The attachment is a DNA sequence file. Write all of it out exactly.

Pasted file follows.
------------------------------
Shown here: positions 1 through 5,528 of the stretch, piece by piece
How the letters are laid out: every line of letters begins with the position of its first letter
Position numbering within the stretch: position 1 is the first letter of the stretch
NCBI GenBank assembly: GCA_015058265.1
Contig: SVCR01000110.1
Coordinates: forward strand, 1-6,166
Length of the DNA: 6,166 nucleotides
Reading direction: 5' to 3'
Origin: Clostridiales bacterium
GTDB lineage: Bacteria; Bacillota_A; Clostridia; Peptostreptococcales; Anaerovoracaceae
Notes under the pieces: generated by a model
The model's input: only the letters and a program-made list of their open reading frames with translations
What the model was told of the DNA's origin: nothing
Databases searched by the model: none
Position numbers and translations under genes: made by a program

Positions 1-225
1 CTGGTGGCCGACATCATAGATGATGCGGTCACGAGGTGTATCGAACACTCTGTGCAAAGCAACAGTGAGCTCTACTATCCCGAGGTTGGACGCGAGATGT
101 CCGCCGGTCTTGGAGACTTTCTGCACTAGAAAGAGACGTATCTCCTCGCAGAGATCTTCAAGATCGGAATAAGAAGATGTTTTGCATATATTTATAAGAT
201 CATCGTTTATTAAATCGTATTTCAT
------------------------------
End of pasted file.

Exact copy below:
Shown here: positions 1 through 5,528 of the stretch, piece by piece
How the letters are laid out: every line of letters begins with the position of its first letter
Position numbering within the stretch: position 1 is the first letter of the stretch
NCBI GenBank assembly: GCA_015058265.1
Contig: SVCR01000110.1
Coordinates: forward strand, 1-6,166
Length of the DNA: 6,166 nucleotides
Reading direction: 5' to 3'
Origin: Clostridiales bacterium
GTDB lineage: Bacteria; Bacillota_A; Clostridia; Peptostreptococcales; Anaerovoracaceae
Notes under the pieces: generated by a model
The model's input: only the letters and a program-made list of their open reading frames with translations
What the model was told of the DNA's origin: nothing
Databases searched by the model: none
Position numbers and translations under genes: made by a program

Positions 1-225
1 CTGGTGGCCGACATCATAGATGATGCGGTCACGAGGTGTATCGAACACTCTGTGCAAAGCAACAGTGAGCTCTACTATCCCGAGGTTGGACGCGAGATGT
101 CCGCCGGTCTTGGAGACTTTCTGCACTAGAAAGAGACGTATCTCCTCGCAGAGATCTTCAAGATCGGAATAAGAAGATGTTTTGCATATATTTATAAGAT
201 CATCGTTTATTAAATCGTATTTCAT